Sen. Lindsey Graham has represented South Carolina since 1995, but he hasn’t faced re-election since the Tea Party brought principled conservatives and libertarians to the forefront of the Republican Party. His last election was in 2008, and 2014 is not looking good for the veteran politician. In a recent poll, Graham won support from under 50% of the state’s Republican voters.
Worse, Graham doesn’t even break 40% among evangelicals, a group who makes up almost 60% of likely primary voters. Though the highest polling of Graham’s opponents (Lee Bright) currently polls at only 13%, with Nancy Mace at 10% and Richard Cash at 7%, Graham’s position as not only an incumbent, but an incumbent with universal name recognition running against currently-little-known challengers makes the low poll numbers particularly telling.
Graham’s low poll numbers come at a time that many moderate Republicans have been losing reelection bids to principled primary challengers. 2010 brought the first wave of Tea Party victories, and 2012 saw numerous Tea Party candidates winning primary challenges against establishment opponents. Long time Indiana Senator Richard Lugar lost his primary election to Richard Mourdock, and Ted Cruz famously won both the primary and general elections in Texas.
Graham isn’t the only establishing Republican who will be facing a tough 2014 primary, either. A recent report has already suggested that John Boehner will retire after the 2014 election, and high profile candidates are staging primaries against establishment backed candidates. Liz Cheney is running against Mike Enzi in Wyoming and Mitch McConnell is also in a tough battle.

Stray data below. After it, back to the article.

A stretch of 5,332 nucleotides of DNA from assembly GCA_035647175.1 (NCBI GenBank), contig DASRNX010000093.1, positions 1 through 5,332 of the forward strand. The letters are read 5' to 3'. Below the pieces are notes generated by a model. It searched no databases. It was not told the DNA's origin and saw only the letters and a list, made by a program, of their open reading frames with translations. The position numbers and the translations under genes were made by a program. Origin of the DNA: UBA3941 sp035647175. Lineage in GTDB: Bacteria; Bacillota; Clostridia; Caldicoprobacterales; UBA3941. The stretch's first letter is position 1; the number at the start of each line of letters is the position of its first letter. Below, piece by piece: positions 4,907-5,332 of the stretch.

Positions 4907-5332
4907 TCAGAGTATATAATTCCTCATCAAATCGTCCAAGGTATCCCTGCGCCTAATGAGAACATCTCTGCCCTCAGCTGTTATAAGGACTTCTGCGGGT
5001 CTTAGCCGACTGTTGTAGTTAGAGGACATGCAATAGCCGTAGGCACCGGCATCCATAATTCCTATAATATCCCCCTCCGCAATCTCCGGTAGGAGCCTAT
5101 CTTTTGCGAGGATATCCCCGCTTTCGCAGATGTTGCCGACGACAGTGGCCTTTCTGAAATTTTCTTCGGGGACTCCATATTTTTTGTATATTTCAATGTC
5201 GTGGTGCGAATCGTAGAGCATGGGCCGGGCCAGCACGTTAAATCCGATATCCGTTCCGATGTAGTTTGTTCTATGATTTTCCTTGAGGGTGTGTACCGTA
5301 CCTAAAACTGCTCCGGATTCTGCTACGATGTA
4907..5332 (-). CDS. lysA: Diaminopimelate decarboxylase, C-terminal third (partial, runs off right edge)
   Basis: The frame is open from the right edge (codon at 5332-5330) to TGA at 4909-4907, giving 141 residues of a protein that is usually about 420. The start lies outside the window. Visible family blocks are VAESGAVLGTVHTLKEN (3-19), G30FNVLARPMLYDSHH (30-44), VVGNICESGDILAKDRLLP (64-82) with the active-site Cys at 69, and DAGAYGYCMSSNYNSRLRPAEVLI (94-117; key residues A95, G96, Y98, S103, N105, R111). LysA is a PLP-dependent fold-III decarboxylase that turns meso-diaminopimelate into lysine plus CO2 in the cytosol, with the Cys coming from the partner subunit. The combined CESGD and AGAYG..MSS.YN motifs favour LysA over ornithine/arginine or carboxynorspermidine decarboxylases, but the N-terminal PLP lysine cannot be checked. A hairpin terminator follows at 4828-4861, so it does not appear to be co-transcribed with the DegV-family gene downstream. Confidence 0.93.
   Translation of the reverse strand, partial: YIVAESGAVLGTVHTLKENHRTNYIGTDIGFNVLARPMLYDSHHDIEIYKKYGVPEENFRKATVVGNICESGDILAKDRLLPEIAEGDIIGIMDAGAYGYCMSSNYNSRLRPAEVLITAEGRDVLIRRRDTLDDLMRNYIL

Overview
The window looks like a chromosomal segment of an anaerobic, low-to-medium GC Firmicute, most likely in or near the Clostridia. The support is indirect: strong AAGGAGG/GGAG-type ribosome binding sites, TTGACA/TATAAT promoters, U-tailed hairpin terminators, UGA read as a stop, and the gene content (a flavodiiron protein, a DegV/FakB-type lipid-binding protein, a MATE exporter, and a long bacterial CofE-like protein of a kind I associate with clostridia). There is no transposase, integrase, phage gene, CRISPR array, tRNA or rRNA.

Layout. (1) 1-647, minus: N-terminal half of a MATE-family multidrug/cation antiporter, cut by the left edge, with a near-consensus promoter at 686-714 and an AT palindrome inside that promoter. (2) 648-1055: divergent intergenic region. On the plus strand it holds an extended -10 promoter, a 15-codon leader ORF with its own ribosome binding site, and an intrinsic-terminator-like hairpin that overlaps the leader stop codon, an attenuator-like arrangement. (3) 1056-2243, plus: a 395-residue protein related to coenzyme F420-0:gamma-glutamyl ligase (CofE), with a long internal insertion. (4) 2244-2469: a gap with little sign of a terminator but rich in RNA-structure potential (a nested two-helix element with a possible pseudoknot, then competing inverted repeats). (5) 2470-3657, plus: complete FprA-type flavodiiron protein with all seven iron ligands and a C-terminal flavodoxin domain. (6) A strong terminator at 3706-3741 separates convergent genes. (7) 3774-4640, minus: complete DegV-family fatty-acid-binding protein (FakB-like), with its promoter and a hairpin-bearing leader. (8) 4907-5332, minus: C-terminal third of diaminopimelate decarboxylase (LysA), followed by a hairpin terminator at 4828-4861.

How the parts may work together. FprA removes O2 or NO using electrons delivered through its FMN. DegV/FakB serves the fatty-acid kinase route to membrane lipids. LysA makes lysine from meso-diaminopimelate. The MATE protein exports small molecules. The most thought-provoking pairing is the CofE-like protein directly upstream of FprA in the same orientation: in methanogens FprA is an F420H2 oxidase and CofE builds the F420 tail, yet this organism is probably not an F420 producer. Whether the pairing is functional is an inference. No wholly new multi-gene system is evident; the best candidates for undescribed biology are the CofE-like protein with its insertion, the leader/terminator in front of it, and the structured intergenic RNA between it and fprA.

South Carolina’s primary, like the Texas protocol which helped Cruz win, calls for a runoff election in the case of no candidate winning over 50% of the vote. This means that even if Graham gets more votes than any other candidate in the primary, if he does not break 50% a new election will take place between Graham and his top challenger. Though the South Carolina GOP has been unsuccessful at closing the state’s open primary system, it is noteworthy that Texas also has a mostly-open primary system.
In a statement regarding Graham’s low poll numbers, primary challenger Lee Bright told BenSwann.com blogger Joshua Cook, “a veteran of two decades, and a darling of the media with 100% name recognition is really in trouble at only 42% in the polls. It’s embarrassing frankly.”
“The numbers show that Lindsey Graham is out of touch with conservatives. Graham wants to fund Obamacare and bomb Syria. Graham has it all wrong, and that’s why he’s so vulnerable. We’re encouraged that even though we were the last to announce, we’re in a strong position. I’ve been telling our supporters and the media that all we need is a little financial support to retire Lindsey Graham, and this validates that. We never believed the reports that indicated he was bullet proof. We knew that was not the case,” Bright said.
Graham will indeed likely receive a high amount of funding from establishment types. His challengers will need some financial support to increase their name recognition, but the Senator’s positions and willingness to acquiesce to Democrats has made him fundamentally unpopular with the state’s voters.